Where in the World Are You, Jim Benning?
Travel Blog • World Hum • 12.04.09 | 1:30 PM ET
The subject of our latest up-to-the-minute interview with a traveler somewhere in the world: Jim Benning, coeditor of World Hum. His email landed in our inbox just moments ago.
Where in the world are you?
I’m in Buenos Aires, at a café in Palermo.
What are you doing there?
Waking up late, sipping a café con leche and reading the morning news. More generally, I’m taking a week off of work, checking out the city for the first time.
What do you see around you?
A few porteños are having coffee to the musical stylings of Coldplay. Outside, under shady trees, traffic whizzes down a two-lane street: the ubiquitous black-and-yellow radio taxis, motorcycles, trucks. Beyond that, there’s a little outdoor marketplace where merchants are setting up tables.
Got a pic?
What did you have for dinner last night and where?
I ate in the Villa Crespo neighborhood at a delicious Middle Eastern restaurant, of all things, with an expat friend. I can now confidently report that chicken kabob works nicely with a bottle of malbec.
What are you listening to these days?
Mostly Spanish-language stuff, including some Argentine music I downloaded for the trip: Los Fabulosos Cadillacs, Fito Paez, Soda Stereo, Gustavo Cerati, and some classic tango from Carlos Gardel. I’ve also been listening to one of my pan-Latin folk-pop favorites, Ricardo Arjona, who I’ve heard playing on more than a few stereos around town.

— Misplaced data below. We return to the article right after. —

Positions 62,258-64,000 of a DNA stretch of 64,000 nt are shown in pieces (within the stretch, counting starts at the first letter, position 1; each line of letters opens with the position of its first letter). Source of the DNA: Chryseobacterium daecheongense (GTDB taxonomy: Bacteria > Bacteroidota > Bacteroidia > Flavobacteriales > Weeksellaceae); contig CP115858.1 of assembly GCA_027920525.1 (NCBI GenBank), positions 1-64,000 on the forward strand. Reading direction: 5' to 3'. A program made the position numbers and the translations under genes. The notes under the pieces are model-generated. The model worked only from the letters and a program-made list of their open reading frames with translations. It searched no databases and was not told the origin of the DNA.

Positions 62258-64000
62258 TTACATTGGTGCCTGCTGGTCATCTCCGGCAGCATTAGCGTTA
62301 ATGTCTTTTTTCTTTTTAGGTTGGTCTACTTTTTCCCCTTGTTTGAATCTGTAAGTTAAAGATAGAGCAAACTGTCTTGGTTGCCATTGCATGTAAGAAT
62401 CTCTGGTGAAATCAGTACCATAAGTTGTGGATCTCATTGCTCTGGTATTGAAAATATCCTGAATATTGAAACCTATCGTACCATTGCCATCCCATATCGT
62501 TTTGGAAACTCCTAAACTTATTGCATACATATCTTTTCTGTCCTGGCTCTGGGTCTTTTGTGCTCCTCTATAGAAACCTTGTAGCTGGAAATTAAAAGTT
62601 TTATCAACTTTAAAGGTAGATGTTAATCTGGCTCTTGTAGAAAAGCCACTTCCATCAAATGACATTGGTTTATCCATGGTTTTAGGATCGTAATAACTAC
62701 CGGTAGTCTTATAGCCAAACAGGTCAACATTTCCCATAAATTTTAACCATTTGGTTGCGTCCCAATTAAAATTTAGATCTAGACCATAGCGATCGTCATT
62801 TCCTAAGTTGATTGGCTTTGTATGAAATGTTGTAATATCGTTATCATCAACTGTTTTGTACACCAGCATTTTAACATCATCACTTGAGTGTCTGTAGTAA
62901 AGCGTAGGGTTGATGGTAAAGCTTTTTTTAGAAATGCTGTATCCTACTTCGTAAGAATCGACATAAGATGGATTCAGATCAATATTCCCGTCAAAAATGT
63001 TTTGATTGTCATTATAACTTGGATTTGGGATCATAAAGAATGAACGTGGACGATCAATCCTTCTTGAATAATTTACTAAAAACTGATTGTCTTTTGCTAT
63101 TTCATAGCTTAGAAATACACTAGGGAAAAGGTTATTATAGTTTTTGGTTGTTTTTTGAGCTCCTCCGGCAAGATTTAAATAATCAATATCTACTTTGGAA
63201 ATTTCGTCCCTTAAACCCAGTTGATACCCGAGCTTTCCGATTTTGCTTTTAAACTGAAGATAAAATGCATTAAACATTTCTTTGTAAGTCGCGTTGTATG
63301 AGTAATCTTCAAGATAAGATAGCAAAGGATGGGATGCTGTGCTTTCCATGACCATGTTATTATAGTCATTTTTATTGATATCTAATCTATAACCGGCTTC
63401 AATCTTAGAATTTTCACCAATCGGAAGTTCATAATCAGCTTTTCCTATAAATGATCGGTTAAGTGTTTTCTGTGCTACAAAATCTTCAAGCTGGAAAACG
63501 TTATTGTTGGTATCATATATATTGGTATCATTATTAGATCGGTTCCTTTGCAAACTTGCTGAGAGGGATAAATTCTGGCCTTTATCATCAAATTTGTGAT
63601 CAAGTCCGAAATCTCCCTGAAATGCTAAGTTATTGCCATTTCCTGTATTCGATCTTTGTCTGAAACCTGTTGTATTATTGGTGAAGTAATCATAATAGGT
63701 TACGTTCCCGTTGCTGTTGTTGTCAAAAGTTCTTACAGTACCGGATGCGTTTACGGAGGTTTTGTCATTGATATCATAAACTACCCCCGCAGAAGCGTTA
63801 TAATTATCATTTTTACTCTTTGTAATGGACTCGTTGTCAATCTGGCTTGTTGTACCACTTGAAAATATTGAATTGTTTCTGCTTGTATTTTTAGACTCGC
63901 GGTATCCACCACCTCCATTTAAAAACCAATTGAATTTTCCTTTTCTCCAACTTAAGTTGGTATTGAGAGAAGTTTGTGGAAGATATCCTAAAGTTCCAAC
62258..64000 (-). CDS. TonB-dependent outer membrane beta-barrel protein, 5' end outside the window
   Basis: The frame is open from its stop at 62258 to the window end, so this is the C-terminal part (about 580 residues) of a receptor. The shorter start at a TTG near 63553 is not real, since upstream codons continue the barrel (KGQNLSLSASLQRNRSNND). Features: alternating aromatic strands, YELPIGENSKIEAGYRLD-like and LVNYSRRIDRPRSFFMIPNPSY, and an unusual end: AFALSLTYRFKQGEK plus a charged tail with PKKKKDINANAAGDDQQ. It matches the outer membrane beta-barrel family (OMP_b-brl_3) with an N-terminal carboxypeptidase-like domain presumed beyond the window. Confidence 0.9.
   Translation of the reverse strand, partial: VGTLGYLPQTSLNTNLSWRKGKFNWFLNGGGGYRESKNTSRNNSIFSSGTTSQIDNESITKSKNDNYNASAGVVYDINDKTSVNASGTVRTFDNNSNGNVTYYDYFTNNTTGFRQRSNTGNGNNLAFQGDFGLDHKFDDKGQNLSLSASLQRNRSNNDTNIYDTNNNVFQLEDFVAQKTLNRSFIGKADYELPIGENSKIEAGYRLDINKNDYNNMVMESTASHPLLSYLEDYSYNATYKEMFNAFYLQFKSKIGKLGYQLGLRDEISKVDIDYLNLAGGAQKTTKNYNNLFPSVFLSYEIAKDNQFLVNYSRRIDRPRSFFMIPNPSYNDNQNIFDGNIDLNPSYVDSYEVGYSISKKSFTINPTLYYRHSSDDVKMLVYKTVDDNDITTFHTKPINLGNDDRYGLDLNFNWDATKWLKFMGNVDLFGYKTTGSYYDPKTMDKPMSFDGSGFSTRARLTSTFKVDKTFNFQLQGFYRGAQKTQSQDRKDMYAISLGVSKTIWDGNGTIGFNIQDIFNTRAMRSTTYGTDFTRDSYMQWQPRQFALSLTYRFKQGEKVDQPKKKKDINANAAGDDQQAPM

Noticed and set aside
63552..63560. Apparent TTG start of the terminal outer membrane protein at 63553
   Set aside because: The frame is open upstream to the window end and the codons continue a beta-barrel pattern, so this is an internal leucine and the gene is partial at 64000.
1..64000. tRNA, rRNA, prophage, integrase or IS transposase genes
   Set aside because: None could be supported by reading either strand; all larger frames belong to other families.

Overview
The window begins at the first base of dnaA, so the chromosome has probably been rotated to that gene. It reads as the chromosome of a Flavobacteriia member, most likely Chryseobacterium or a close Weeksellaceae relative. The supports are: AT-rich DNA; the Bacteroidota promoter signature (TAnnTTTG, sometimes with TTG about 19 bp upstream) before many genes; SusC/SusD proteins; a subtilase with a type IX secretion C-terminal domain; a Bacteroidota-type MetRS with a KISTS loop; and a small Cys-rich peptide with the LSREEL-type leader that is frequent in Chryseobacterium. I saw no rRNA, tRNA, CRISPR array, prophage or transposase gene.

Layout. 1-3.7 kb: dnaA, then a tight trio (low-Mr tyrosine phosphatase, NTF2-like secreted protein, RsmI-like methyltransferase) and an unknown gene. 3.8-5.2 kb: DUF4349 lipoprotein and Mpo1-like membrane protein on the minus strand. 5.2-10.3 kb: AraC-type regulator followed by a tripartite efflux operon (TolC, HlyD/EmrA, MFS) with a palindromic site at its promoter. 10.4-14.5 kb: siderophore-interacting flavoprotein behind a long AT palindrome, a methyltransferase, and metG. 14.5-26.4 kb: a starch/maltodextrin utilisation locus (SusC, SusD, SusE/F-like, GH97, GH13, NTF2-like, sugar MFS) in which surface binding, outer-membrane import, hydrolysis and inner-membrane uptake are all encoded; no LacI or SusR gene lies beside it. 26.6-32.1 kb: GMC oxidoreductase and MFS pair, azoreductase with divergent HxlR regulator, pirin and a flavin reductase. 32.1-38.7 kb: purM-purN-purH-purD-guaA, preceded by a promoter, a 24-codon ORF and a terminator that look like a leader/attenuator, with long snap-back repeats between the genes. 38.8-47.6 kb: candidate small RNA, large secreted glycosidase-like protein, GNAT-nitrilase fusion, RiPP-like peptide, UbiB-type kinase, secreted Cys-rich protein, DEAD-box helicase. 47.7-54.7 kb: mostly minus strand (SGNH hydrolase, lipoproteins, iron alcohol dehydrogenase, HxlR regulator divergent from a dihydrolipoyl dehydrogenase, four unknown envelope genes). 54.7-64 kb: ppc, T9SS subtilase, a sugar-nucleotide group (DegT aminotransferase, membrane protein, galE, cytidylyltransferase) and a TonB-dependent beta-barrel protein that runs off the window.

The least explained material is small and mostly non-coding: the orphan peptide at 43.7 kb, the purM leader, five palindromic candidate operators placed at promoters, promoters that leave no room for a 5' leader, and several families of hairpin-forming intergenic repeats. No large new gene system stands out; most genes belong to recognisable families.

What are you reading?
Like any good former lit major visiting Buenos Aires, I brought along a translated collection of short stories by hometown hero Jorge Luis Borges, though I confess I’m having a hard time getting into them. I also brought a copy of the latest edition of “The Best American Travel Writing.” Beyond that, I’ve been reading local newspapers to help revive my Spanish skills and learn a little about what’s going on here these days.
What did you experience in the last 24 hours that you’d recommend?
I poked my head inside a hole-in-the-wall tango room I wandered past last night on the way back from dinner and was surprised by how charming I found it to be. You hear so much about tango in Buenos Aires that it starts to sound like a big cliché, and you start to think maybe it’s just a tourist gimmick—something travel writers can wax rhapsodic about but that locals have long since given up on. But then I watched porteños dressed in street clothes sweeping across the floor as Carlos Gardel’s distinctive baritone voice boomed from the stereo, to an audience of only a few locals. It was a moving sight and, like so many great travel experiences, one of those things I just had to experience first-hand to fully appreciate.
Where in the world are you headed next?
Back to San Diego early next week, then off to Washington, D.C. a couple of days later to teach a Travel Writing in the Digital Age workshop, which should be good fun.